The camera lens homes in, mapping the man’s face—measuring the space between his eyes, the distance between the nose and mouth, the angle of his cheekbones, the shape of his chin. Instantly, that data is converted into a string of numbers or points, called a “faceprint.”
His face is recognized, compared with tens of millions of photos of faces in a database. His identity is confirmed. And he doesn’t even know he has been “detected,” “recognized” and “tracked.”
You’ve seen the images in movies. Many of us willingly submit our “data” every day, holding up our phone as the operating system algorithm detects, identifies and recognizes our face.
This is the mass AI technology that China has developed. And it is one of the most powerful surveillance tools—and Christian persecution tactics—ever made, especially when you consider that the country has installed millions of these cameras on streets, in public venues, on university campuses—and churches.
Facial recognition tech in all state-approved churches.
Reports from counties in Henan and Jiangxi provinces say cameras with facial recognition software are now in all state-approved religious venues.
China maintains it moved decisively to contain COVID-19 after the virus took flight in Wuhan, but for the country’s 97 million Christians, the cost in heavy restrictions—as surveillance reached into their homes, online and off-line interactions were tracked, and their faces were scanned into the Public Security database—is high.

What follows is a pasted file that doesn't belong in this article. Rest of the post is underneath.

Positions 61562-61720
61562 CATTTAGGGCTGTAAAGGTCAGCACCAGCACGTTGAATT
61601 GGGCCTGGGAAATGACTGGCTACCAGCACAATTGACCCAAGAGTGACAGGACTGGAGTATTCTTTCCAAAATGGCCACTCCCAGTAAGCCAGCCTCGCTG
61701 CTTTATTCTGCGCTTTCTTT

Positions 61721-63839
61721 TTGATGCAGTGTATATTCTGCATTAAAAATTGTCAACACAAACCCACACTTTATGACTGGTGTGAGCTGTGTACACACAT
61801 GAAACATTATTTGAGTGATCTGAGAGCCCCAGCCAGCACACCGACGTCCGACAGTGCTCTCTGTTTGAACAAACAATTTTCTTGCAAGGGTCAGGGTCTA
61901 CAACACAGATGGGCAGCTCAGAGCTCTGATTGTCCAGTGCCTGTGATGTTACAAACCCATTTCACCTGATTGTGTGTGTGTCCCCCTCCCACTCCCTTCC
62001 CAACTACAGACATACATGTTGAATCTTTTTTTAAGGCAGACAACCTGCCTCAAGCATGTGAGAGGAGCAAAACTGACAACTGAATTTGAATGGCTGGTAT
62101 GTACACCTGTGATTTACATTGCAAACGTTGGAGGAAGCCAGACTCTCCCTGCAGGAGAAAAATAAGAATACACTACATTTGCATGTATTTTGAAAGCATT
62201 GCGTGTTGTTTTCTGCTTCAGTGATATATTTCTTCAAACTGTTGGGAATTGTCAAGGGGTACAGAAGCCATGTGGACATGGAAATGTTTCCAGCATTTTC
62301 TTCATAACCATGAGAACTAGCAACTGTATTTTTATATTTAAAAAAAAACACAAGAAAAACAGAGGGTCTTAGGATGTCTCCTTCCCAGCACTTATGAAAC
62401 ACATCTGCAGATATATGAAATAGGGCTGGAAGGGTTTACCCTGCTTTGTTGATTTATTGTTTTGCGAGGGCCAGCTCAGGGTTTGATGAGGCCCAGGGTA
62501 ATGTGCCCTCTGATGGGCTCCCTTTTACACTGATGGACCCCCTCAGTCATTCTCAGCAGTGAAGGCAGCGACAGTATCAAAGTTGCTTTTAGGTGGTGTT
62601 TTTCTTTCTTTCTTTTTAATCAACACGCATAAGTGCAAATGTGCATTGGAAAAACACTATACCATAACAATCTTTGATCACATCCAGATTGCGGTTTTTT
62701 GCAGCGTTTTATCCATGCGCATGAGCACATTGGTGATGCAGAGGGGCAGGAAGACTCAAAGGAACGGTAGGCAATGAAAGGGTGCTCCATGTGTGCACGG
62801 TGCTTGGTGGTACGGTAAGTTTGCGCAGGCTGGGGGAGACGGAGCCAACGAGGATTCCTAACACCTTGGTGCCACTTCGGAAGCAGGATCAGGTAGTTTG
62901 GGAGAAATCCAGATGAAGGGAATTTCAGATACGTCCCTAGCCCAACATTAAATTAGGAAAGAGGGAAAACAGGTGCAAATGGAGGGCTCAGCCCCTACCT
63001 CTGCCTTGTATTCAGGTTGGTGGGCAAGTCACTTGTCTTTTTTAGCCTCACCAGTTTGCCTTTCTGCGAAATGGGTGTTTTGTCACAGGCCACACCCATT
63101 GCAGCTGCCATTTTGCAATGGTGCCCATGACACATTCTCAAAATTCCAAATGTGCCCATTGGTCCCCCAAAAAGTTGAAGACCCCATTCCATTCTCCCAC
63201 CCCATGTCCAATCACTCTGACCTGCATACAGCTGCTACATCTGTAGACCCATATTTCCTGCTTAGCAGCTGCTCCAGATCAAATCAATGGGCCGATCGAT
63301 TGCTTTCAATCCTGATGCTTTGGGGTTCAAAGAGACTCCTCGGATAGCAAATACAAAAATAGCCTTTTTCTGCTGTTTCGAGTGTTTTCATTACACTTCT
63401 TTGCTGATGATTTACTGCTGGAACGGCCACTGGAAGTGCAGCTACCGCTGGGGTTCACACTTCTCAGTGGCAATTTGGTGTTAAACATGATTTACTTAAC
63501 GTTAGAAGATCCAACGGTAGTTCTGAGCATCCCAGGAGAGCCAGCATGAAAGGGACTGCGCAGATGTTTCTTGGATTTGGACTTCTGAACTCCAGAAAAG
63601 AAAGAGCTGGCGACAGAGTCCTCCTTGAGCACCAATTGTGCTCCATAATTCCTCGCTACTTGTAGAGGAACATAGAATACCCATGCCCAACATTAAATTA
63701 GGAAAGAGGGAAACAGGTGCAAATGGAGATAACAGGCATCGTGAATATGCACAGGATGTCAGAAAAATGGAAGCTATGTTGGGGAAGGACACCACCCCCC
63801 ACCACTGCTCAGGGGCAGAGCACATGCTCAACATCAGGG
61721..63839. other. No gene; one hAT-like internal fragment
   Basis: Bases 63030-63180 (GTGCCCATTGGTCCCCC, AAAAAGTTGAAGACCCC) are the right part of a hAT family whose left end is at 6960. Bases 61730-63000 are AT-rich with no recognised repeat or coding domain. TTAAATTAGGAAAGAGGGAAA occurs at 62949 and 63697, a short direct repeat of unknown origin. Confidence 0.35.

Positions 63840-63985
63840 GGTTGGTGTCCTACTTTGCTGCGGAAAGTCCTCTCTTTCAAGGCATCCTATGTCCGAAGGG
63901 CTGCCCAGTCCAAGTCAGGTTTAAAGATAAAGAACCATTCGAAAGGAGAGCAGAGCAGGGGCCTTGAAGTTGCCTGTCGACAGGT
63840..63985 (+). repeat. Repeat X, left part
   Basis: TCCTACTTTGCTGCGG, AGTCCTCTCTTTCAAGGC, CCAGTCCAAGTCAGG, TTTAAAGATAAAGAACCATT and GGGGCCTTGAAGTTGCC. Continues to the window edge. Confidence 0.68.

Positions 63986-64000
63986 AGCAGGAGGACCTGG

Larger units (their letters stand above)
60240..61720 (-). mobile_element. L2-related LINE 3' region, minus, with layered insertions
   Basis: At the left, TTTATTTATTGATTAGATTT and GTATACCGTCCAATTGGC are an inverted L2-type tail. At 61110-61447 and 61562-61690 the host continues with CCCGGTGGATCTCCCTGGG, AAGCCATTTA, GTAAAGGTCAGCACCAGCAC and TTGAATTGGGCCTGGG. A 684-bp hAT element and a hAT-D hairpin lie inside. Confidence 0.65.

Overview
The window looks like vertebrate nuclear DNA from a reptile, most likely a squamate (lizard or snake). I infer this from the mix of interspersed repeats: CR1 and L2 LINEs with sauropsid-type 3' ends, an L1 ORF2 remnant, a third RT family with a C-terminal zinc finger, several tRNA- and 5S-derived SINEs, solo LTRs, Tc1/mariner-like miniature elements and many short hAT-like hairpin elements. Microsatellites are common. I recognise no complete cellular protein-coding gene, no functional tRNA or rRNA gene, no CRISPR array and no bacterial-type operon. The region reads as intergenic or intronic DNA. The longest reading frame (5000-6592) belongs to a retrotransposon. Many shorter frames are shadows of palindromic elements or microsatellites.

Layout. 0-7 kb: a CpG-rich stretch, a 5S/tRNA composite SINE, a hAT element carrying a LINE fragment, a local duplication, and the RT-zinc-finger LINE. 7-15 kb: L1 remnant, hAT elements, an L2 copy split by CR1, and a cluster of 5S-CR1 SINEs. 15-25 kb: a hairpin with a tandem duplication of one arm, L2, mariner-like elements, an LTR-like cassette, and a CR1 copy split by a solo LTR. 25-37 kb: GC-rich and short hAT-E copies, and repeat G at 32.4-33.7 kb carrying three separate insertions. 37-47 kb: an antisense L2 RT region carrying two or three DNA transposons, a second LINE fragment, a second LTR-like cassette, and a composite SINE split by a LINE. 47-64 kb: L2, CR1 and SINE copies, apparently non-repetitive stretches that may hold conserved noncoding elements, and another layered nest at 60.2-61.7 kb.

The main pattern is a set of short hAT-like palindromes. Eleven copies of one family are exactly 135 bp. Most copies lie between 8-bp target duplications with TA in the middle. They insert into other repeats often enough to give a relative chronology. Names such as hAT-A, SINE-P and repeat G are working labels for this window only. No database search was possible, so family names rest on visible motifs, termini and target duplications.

Reports from counties in Henan and Jiangxi provinces say cameras with facial recognition software are now in all state-approved religious venues. Churches that have refused to install these cameras have been fined raided and even banned, like the 1,500-member Zion Church in northern Beijing.
In April 2018, Zion Church, one of the Chinese capital’s largest house churches, received a letter from city officials asking them to install 24 surveillance cameras in their sanctuary for “security reasons.”
“The church decided this was not appropriate,” Zion Church Pastor Ezra Jin told Reuters. “Our services are a sacred time.”
After the church refused, state security officials and police began to harass churchgoers, contacting their workplaces and asking them to promise not to go to church. In August 2018, authorities threatened to close Zion Church because they refused to install the cameras. A month later, officials banned the church and confiscated materials.
Zion leaders understood what the government was asking. Reportedly, many of these cameras are installed next to standard CCTV cameras, but they link to the Public Security Bureau, meaning artificial intelligence can instantly connect with other government databases. The facial recognition software will eventually be linked to China’s “Social Credit System,” which monitors the loyalty of citizens with regards to the tenets of communism. With 415 million surveillance cameras and counting, the state has the infrastructure and legal framework to pressure religious minorities in both direct and indirect ways we’ve never seen before.
And these potentially detrimental systems are spreading beyond China.